Friday, 9 October 2015

Governance in Scotland

Interesting times in Scottish educational governance, with the news that the Education Secretary in the Scottish Government, Angela Constance, has used powers granted to her by the Post-16 Education (Scotland) Act 2013 to dismiss the Chair and Board of Governors at Glasgow Clyde College.

A Scottish chair
The action was taken, according to reports, on the grounds that the College's governing body had failed in a  number of ways - its "relationship with students had broken down" and it had "breached rules on spending public money". There's a back story which includes the suspension of the Principal: the waters look pretty murky to me.

According to the Scottish Government's informal guidance on the 2013 Act,
"The grounds for removal [of a Board] are where it appears to Ministers that a board: 
i) has committed or is committing a serious one-off breach of any term or condition of grant made to it by, in the case of a regional college, the Scottish Further and Higher Education Funding Council (SFC) [or by, in the case of an assigned college which is an incorporated college, its regional strategic body]; 
ii) has committed or is committing repeated breaches of such terms or conditions;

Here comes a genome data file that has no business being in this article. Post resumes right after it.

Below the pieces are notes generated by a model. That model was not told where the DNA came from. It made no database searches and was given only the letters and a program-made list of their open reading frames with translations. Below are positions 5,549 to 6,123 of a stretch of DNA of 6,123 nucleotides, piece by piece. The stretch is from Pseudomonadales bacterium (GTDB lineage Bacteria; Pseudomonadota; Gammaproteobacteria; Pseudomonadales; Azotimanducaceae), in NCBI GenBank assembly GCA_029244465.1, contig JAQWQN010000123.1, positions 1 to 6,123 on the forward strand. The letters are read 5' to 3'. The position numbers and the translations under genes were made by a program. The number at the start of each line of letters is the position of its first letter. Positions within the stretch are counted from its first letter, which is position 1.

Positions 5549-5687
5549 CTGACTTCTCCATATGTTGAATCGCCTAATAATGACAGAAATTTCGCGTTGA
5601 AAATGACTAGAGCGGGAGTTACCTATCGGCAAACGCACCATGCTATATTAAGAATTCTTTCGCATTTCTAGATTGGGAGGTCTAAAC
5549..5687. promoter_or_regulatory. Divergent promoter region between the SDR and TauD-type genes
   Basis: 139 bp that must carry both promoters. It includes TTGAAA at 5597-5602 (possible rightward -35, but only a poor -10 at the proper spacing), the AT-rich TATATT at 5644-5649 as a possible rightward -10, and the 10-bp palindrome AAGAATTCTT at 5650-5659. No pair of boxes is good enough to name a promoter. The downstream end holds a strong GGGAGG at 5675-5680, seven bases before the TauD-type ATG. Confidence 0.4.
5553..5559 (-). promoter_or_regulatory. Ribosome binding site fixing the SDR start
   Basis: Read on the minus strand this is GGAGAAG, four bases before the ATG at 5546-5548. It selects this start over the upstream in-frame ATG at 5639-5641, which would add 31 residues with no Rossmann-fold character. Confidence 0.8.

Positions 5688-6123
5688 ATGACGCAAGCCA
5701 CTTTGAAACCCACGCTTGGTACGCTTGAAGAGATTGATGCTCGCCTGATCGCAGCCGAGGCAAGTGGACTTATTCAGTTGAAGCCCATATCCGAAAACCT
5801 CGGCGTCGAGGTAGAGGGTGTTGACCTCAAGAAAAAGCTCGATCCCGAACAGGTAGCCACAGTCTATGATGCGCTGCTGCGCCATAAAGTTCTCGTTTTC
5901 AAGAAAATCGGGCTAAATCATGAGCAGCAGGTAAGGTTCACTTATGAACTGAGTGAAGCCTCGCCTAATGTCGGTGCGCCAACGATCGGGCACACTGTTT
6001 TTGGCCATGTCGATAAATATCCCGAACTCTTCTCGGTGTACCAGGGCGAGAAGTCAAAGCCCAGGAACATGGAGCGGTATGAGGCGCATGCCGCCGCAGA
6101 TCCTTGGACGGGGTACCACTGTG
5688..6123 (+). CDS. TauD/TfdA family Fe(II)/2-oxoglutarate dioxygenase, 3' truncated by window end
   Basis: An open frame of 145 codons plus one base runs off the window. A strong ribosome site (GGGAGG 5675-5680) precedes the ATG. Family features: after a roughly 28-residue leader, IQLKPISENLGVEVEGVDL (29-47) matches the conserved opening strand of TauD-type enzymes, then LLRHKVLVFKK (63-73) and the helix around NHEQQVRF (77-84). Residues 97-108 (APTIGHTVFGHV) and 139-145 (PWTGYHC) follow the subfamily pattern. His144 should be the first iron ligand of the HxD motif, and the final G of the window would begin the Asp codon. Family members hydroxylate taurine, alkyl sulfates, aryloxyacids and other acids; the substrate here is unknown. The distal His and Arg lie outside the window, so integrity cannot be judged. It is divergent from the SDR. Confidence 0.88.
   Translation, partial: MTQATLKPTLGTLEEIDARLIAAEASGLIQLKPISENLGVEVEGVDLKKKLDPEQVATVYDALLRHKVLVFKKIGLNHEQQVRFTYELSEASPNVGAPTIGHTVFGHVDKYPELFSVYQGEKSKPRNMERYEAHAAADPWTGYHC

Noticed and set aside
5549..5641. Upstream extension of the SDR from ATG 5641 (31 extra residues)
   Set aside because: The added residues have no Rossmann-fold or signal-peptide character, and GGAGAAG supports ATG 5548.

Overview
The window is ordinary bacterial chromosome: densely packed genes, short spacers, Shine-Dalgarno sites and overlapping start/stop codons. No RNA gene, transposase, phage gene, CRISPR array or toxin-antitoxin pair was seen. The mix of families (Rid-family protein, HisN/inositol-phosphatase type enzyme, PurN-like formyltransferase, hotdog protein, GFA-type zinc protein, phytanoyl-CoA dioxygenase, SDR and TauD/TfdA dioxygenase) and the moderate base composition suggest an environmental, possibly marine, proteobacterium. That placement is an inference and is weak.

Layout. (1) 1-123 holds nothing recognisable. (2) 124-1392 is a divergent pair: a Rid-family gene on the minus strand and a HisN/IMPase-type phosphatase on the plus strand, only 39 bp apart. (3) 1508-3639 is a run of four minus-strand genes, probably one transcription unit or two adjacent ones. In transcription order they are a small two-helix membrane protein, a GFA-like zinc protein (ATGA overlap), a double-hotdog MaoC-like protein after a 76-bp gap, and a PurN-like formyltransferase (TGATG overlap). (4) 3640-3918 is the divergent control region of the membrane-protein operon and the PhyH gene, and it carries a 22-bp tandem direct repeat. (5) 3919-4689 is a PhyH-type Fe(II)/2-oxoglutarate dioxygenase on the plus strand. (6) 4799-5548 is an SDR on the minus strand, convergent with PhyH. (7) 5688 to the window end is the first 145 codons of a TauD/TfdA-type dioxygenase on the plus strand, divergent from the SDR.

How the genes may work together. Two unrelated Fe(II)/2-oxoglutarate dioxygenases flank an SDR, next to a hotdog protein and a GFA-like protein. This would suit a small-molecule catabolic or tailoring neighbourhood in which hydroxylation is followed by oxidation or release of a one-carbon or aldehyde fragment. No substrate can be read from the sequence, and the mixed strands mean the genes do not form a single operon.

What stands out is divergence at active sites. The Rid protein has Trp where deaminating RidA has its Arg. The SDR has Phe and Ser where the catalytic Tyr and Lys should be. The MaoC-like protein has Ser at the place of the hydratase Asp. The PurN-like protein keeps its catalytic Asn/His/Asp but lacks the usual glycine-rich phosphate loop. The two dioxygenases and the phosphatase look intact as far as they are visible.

iii) has failed or is failing to provide or secure the provision of education of such standard as the Ministers consider to be appropriate; 
iv) has failed or is failing to discharge any of their duties properly; or 
v) has mismanaged or is mismanaging its financial or other affairs."
which, given the press reports, seems to imply that maintaining a good relationship with the students is either part of educational standards (ii above) or a duty of a board of governors (iv above). The alleged breaches of financial procedures and proper governance of meetings would have been grounds under (i) for dismissing the board, so it does seem that there's a bigger point being made here.

What's interesting from a higher education perspective is the example of how the Scottish government chooses to use its powers of intervention. Currently under discussion in Scotland is legislation which would change the way in which university governance worked, including provisions for staff and student representation, and the election of chairs. And this is not without controversy.

So Scottish Universities now have an example before them on which they can reflect.

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